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Modulating enzyme function with small molecule activators, as opposed to inhibitors, offers new opportunities for drug discovery and allosteric regulation. Previously, we identified a compound, called 1541, from a high through-put screen (HTS) that stimulates activation of a proenzyme, procaspase-3, to generate mature caspase-3. Here, we further investigate the mechanism of activation and report the surprising finding that 1541 self-assembles into nanofibrils, exceeding 1 μm in length. These particles are an unanticipated outcome from a HTS with properties distinct from standard globular protein aggregators. Moreover, 1541 nanofibrils function as a unique biocatalytic material, which activate procaspase-3 via induced proximity. These studies demonstrate a novel approach for proenzyme activation through binding to fibrils, which may mimic how procaspases are naturally processed on protein scaffolds.
Many proteases are expressed in dormant forms, known as zymogens, which are activated in response to diverse stimuli. Activation of these latent enzymes is often catalyzed by processing from upstream proteases and, in some cases, via auto-proteoylsis1. These transitions can be promoted by binding co-factors, by sequestering cellular inhibitors, or by interacting with signaling complexes2. Caspases, or cysteine aspartyl proteases, are expressed as such inactive precursors, or procaspases, which become activated in fate-determining transformations as diverse as cell death, innate immune responses, and differentiation3. Further mechanistic insight into the processes that facilitate procaspase activation will foster the design of novel chemical probes to study the sufficiency of caspases for these phenotypes4,5.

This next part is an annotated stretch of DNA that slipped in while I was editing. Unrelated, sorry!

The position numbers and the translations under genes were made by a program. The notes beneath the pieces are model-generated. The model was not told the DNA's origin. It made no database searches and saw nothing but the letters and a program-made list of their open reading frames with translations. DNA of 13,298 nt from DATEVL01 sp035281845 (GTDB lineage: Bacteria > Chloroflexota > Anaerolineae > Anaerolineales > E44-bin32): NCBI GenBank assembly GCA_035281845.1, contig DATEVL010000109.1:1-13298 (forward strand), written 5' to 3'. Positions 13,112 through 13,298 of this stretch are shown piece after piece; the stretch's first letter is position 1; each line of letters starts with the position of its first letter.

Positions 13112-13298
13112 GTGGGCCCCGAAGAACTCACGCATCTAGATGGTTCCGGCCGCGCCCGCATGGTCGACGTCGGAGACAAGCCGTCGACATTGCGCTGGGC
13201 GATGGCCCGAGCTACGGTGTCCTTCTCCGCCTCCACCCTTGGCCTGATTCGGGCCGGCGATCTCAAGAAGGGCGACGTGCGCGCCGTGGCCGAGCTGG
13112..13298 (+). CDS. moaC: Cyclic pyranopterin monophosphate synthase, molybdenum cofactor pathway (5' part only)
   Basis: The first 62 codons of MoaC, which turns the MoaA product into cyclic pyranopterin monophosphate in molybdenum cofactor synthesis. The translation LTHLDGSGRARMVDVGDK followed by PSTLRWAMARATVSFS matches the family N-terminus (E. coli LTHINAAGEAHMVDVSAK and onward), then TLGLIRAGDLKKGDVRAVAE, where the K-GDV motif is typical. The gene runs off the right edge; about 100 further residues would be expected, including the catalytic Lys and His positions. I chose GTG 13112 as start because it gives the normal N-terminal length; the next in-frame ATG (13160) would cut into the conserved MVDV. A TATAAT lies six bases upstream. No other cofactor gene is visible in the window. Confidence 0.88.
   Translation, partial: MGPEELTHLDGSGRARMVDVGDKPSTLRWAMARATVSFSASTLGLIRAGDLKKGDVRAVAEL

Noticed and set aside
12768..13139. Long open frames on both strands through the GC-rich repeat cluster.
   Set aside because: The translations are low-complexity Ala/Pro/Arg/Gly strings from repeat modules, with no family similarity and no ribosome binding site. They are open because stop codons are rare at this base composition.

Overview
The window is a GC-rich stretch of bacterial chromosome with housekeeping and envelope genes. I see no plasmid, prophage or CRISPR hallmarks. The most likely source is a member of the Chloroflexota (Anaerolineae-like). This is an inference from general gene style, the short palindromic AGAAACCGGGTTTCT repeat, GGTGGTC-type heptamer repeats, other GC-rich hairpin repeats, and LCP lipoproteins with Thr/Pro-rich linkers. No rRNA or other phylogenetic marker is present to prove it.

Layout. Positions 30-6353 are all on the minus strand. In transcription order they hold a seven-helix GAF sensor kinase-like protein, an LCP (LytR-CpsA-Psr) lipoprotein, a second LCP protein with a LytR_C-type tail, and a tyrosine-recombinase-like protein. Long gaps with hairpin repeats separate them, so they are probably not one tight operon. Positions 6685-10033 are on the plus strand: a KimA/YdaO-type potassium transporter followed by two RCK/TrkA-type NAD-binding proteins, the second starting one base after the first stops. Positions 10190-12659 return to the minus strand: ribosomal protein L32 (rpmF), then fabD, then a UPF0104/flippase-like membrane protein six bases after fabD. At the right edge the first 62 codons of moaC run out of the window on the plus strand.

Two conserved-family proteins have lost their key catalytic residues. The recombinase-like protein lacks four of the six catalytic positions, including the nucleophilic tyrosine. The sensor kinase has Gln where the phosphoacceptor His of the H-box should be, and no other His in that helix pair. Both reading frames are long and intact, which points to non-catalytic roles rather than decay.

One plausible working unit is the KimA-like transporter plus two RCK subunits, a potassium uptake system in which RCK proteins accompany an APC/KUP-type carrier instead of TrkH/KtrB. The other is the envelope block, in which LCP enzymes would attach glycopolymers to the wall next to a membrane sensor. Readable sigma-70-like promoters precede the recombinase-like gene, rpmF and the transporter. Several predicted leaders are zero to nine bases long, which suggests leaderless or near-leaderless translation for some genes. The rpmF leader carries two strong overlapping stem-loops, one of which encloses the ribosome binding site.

Procaspases are typically activated upon cleavage by upstream proteases or binding to protein scaffolds in response to intrinsic or extrinsic cellular signals6. For example, the apoptosome recruits procaspase-9, the death inducing signaling complex (DISC) interacts with procaspase-8, and the various inflammasome complexes associate with procaspase-1 to stimulate activity3,7. Procaspases bind to these signaling platforms, which triggers clustering, oligomerization and/or a conformation change, and proteolytic processing. Removal of an N-terminal prodomain and an additional cleavage to yield a large and small subunit generates the mature enzyme8. While procaspase-3 self-activation is normally restricted under physiological conditions, auto-proteolysis can occur9.